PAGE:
Often, patients suffer for an extended period of time before they receive a diagnosis—and treatment options that may improve quality of life. “While there is no data on the incidence in central Virginia, I believe there is an increase in the diagnosis of this condition [gastroparesis],” says Daniel Pambianco, MD of Charlottesville Gastroenterology Associates.
What is gastroparesis?
The term ‘gastroparesis’ is a catch-all, descriptive term meaning the stomach is functioning abnormally and emptying slowly. [Pull quote] “Gastroparesis is a digestive disorder in which the propulsion of the stomach is either abnormal or absent, preventing the normal digestion and passage of food into the small intestine,” says Dr. Pambianco. [End pull quote] It is estimated that as many as five percent of the population has gastroparesis, though the degree that the condition disrupts a person’s life is variable. Patients may experience symptoms differently, but they can include nausea, vomiting, bloating, heartburn, abdominal pain, weight loss and what physicians call early satiety—meaning, you feel full after only eating a small amount of food. [Pull quote] The reason why patients run into dead ends before being diagnosed is because symptoms can mimic those of other conditions. Often, other causes are ruled out first, like gallbladder disease, pancreatitis, irritable bowel syndrome (IBS) or tumors.
The path to diagnosis
Imaging studies, along with a patient’s account of symptoms and their duration, can lead a physician to the diagnosis. “The most common tests performed for diagnostic evaluation are endoscopy of the upper digestive tract, gastric emptying study, and upper gastrointestinal x-ray,” says Dr. Pambianco. In an upper endoscopy, a thin, flexible tube is inserted through the mouth into the stomach. A tiny camera on the end of the tube provides pictures of the gastrointestinal tract, and can rule out causes whose symptoms might mimic gastroparesis. A patient may also undergo a gastric emptying study, which is a common procedure that measures the rate that food empties from the stomach and enters the small intestine. In the study, a patient eats a meal that is mixed with a small amount of radioactive material. A scanner is placed over the patient’s stomach, which reveals the rate that the stomach empties. Gastroenterologists might also use a wireless motility capsule—a small, non-invasive pill-like device that is swallowed, and gathers information about your digestive system as you go about daily activities.
The cause of gastroparesis varies by patient. Many cases are idiopathic, meaning an exact cause can’t be pinpointed. Some other causes, according to Dr. Pambianco, are viral infections such as influenza (the flu), diabetes, endocrine disorders like hypothyroidism, autoimmune conditions (like lupus), connective tissue disorders and eating disorders. Another risk factor for gastroparesis is previous surgery involving the esophagus, stomach or duodenum. “These types of surgeries may result in injury to the vagus nerve, which controls the sensation and muscles of the stomach and small intestine,” say Dr. Pambianco. “In addition, there are many medications that slow the function of the stomach such as narcotics, progesterone, and nicotine, to list a few.”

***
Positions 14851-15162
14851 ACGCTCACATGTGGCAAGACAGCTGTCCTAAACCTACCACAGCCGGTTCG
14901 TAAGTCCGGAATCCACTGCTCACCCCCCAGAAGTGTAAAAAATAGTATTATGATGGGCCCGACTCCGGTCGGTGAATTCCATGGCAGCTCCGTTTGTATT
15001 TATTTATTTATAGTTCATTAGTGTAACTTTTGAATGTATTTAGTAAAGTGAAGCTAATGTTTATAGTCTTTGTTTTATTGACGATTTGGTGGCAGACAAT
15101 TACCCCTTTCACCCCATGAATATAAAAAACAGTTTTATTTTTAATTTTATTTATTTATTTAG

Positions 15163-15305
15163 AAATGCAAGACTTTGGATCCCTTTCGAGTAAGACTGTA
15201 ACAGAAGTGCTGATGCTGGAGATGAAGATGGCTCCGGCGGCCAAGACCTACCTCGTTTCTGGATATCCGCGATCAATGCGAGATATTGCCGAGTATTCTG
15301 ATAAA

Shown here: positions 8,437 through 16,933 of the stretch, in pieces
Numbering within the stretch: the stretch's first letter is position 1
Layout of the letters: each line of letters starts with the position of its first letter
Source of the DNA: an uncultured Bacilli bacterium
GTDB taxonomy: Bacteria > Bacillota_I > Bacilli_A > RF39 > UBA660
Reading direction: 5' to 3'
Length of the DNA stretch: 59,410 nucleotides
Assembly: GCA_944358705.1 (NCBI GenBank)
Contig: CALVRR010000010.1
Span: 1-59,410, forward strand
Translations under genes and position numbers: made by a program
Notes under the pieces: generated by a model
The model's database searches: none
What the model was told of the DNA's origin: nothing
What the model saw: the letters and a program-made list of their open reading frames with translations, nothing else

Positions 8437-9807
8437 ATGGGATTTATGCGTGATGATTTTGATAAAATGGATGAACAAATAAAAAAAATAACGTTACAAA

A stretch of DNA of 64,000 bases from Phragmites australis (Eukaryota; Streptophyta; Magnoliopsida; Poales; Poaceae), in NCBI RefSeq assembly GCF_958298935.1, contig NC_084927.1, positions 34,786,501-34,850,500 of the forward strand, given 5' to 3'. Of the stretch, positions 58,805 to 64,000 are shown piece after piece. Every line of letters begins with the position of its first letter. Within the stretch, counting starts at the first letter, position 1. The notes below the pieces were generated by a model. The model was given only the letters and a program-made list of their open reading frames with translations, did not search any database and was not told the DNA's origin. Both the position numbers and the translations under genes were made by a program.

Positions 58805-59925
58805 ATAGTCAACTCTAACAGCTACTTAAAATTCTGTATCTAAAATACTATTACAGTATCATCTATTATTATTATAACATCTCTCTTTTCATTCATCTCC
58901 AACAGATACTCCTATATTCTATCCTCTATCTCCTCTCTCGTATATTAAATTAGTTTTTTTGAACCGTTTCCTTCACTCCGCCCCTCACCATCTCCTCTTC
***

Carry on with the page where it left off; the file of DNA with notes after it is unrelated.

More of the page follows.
In diabetics, elevated blood sugar over a period of years affects the nerve endings in the body (including the stomach) and makes them dysfunctional. The damage to the stomach nerves creates a ripple effect, and the stomach no longer functions and empties property. Good blood sugar control does not guarantee that a patient won’t get gastroparesis, but could help prevent or delay its onset.
Treatment options for gastroparesis
There are treatments that can help, and they often depend on severity of symptoms. One of the most important management tools is diet, says Dr. Pambianco. It is usually helpful to have a dietician involved in caring for patients for guidance and support. [Pull quote] A common diet for gastroparesis is low fat, not very spicy, with limited caffeine and no raw fruits or vegetables, as the raw, fibrous material is difficult for the stomach to break down. Softer foods are easier on the stomach, such as pasta, cooked vegetables, oatmeal and low-fat yogurt.
A small percentage of patients are very symptomatic, and these patients may be treated with medications or with surgery. There are only a few FDA approved medications for gastroparesis, says Dr. Pambianco. Two surgical options exist for patients—one is a gastric stimulator, that has been FDA approved since 2000, and works much like a cardiac pacemaker, but for the stomach. It is wired to the stomach through a laparoscopic procedure, meaning incisions are tiny.
The other, newer surgical intervention is called pyloroplasty. This surgery can also be done with less-invasive techniques. Pyloroplasty involves permanently opening the valve at the end of stomach—leaving it open helps food move to the small intestine more efficiently. These surgical options may provide relief for the most symptomatic patients, drastically increasing quality of life.
Daniel Pambianco, MD is a gastroenterologist with Charlottesville Gastroenterology Associates. Dr. Pambianco is certified by the American Board of Internal Medicine and by the American Board of Gastroenterology.